It’s not that they haven’t tried to tell other people their story. They have: in many different ways and with lots of enthusiasm. It’s just that none of these methods of worked. Yet this church is still richly successful in the eyes of God: they still vibrantly live out their faith, still draw near each week to faithfully worship him – and probably won’t exist in 10 years’ time.
Let’s take another example: a church that aims to serve those in its community who suffer from mental illness and learning disabilities. They have a website and they have a good name. Yet the very fact that they seek to include people with learning disabilities keeps a lot of other people away.
Don’t misunderstand me – it’s not out of hatred or prejudice that people don’t come. The church of Jesus Christ, thank goodness, is not generally like that. It’s just that, because encounters with people with learning disabilities reminds us all of our own nature as broken, incomplete human beings, some people just get too uncomfortable and go to the church down the road where they can worship God in a way that is less threatening. Wrong? Perhaps. Human? Definitely. What is certain, however, is that the church, again, isn’t growing as the models say it should do.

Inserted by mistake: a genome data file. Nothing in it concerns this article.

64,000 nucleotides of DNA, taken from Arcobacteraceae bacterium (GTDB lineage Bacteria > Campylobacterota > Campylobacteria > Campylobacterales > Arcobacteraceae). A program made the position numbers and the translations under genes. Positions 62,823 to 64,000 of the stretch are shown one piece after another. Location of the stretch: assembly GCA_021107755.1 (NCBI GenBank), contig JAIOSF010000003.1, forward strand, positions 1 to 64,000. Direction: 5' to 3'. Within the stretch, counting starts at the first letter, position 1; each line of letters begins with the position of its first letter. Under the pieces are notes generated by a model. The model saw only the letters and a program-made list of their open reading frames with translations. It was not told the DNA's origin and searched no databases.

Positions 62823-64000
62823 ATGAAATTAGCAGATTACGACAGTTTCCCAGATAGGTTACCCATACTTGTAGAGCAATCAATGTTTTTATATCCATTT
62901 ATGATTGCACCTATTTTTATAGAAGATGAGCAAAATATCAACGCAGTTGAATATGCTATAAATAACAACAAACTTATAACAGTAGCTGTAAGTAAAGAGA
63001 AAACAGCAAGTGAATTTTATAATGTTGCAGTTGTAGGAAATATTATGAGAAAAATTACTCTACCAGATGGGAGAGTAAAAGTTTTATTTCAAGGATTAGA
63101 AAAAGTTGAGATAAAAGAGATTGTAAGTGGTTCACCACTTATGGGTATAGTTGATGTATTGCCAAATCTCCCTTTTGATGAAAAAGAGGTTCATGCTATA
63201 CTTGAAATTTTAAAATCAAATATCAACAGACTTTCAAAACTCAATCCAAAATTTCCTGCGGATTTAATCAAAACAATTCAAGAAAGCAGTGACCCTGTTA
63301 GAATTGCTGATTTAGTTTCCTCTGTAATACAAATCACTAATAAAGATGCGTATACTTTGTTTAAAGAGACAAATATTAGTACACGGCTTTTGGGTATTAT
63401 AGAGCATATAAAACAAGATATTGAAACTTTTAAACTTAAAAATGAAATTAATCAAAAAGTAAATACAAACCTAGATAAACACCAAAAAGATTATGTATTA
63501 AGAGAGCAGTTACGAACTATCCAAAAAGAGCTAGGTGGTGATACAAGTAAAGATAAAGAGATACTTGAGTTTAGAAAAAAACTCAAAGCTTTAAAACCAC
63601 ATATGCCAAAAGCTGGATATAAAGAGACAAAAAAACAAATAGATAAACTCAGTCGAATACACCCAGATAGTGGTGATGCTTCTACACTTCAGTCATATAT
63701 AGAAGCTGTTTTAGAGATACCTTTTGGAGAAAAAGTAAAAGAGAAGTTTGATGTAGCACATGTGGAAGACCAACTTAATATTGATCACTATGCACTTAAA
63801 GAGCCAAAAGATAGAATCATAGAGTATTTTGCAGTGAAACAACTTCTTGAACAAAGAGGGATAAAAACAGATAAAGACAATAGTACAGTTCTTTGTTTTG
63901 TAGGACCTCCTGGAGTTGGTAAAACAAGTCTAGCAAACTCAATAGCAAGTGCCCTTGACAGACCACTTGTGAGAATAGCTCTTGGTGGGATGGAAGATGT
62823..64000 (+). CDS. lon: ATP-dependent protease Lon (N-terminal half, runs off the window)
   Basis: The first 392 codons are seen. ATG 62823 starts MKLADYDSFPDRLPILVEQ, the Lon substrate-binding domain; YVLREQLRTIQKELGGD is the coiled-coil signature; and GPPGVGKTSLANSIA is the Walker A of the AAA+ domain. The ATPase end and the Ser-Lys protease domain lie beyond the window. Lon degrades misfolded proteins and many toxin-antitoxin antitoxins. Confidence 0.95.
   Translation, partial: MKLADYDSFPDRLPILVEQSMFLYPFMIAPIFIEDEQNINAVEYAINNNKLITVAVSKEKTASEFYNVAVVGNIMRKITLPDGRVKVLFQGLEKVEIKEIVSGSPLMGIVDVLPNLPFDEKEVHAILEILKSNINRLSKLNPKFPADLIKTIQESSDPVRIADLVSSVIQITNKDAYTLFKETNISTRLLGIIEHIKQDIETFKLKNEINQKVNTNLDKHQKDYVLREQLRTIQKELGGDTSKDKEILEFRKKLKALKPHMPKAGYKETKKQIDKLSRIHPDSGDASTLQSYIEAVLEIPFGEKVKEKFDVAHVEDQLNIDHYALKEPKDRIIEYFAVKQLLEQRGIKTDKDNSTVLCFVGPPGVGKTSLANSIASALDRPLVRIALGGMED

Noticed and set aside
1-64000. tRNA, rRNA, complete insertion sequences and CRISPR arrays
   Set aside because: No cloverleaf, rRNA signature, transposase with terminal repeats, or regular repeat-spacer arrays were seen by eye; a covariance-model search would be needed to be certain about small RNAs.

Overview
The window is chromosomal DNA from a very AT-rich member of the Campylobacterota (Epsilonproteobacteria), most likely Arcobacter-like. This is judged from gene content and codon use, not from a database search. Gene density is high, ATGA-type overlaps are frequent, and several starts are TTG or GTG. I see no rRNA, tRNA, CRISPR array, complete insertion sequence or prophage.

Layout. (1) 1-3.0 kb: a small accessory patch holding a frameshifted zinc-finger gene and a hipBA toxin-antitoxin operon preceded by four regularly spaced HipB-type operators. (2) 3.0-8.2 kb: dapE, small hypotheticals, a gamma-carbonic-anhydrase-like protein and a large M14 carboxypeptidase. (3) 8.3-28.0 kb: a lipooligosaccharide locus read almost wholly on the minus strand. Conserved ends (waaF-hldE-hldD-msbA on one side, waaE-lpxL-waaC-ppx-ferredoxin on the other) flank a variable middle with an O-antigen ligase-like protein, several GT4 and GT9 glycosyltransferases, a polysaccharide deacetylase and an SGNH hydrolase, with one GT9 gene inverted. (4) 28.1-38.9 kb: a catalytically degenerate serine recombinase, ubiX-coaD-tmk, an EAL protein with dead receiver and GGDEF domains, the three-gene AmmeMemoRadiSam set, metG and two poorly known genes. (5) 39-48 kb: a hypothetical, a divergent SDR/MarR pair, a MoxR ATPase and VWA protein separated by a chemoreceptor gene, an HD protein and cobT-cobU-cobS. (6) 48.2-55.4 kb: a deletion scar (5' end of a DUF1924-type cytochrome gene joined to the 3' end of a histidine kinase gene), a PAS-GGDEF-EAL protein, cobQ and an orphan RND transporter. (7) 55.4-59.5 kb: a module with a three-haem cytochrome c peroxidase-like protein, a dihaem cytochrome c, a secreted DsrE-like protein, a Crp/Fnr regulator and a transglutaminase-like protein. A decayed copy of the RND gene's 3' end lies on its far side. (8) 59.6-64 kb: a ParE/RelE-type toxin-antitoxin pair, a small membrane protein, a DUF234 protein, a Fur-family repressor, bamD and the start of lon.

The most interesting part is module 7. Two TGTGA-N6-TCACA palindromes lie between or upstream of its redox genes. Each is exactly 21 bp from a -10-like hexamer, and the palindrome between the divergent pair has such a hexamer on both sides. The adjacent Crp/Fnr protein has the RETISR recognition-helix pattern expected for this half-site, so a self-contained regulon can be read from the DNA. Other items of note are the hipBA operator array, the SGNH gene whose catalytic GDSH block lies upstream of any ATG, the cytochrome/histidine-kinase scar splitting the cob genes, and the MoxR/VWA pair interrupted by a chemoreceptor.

Yet these churches, and a hundred thousand like them across the world, are trying to faithfully live out Christ’s calling on their lives. Even when it is unglamorous – and even when in the eyes of the world (and, I dare say, in the eyes of many church growth fanatics) they are fighting a losing battle against failure.
Seeing through God’s eyes
And I think that’s fine. I think it’s fine, because my God runs the world in such a way whereby what seems wise and successful to the world may, in the final count, prove to be hollow and blunt. My God also runs the world in such a way whereby failure may, in the final count, be revealed as a glowing testimony of love, honoured and precious in his sight.
This, surely, is the heart of Paul’s words in 1 Corinthians 1:20-25:
“Where is the wise person? Where is the teacher of the law? Where is the philosopher of this age? Has not God made foolish the wisdom of the world? 21 For since in the wisdom of God the world through its wisdom did not know him, God was pleased through the foolishness of what was preached to save those who believe. 22 Jews demand signs and Greeks look for wisdom, 23 but we preach Christ crucified: a stumbling block to Jews and foolishness to Gentiles, 24 but to those whom God has called, both Jews and Greeks, Christ the power of God and the wisdom of God. 25 For the foolishness of God is wiser than human wisdom, and the weakness of God is stronger than human strength.”
Does this mean we should all seek failure in some sort of holy “more rubbish than thou” competition? No, of course not. We should do what we do well: speak God’s words in a way that is fresh and meaningful to our contexts and enjoy great design. We still have a calling to reflect a God who is both missionary and creative.
But it does mean we should be reflective as to our measuring of success, understanding that in God’s economy, things such as success and failure remain forever a mystery to us in this life.